Primary sexual characteristics represent all genital organs that enable the differentiation of the male and the female in many species. In humans, they determine the sex at birth according to the external genitalia: a penis and testicles located in the scrotum for boys; the labia and vagina for girls. Some also consider the inner organs, in differentiating between men and women, among the primary sexual characteristics such as the prostate and seminal vesicles in men, and the ovaries, fallopian tubes, and uterus in women. They are distinguished from secondary sexual characteristics which are acquired later during puberty and hormonal development: hair, deepening of the voice, and increased muscle for men; and hair, breast development, milk secretion capacity, and the onset of menstrual cycles with periods for women.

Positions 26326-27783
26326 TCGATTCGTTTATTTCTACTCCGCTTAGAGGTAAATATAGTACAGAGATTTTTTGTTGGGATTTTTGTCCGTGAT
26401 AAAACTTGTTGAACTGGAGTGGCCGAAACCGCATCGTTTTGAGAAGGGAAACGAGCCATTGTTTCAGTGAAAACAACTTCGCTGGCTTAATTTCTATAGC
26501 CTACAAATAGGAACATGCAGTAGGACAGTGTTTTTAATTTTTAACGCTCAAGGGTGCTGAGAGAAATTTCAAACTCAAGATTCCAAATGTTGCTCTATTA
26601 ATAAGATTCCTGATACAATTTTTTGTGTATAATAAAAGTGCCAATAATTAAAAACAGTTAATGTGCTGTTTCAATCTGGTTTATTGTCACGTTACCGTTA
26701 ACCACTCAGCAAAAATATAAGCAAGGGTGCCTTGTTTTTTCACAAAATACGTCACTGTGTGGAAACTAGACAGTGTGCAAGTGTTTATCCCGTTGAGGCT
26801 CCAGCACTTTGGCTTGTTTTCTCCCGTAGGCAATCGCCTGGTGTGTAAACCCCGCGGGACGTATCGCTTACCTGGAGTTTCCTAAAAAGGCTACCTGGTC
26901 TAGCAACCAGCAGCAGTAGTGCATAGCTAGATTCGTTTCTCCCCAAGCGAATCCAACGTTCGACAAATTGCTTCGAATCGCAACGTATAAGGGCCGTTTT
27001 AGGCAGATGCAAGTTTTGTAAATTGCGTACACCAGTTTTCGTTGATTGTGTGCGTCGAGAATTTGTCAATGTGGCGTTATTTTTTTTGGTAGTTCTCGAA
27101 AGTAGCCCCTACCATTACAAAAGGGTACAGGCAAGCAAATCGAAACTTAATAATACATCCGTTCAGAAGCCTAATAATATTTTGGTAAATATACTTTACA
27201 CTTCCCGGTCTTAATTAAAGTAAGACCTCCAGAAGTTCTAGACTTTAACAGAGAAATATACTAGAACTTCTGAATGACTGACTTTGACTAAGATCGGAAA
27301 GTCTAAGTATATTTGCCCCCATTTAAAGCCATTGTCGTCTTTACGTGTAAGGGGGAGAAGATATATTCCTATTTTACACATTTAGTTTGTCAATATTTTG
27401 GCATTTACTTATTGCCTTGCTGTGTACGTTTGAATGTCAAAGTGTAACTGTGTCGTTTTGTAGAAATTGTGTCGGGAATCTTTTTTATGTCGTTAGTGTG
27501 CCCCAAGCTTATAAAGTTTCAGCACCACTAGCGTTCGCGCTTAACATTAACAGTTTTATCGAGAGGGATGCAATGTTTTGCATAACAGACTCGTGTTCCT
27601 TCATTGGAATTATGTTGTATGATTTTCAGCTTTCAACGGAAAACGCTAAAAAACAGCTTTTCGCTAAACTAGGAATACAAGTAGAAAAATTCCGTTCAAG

Published by Jeff
Latest update on November 26, 2013 at 12:52 PM by Jeff.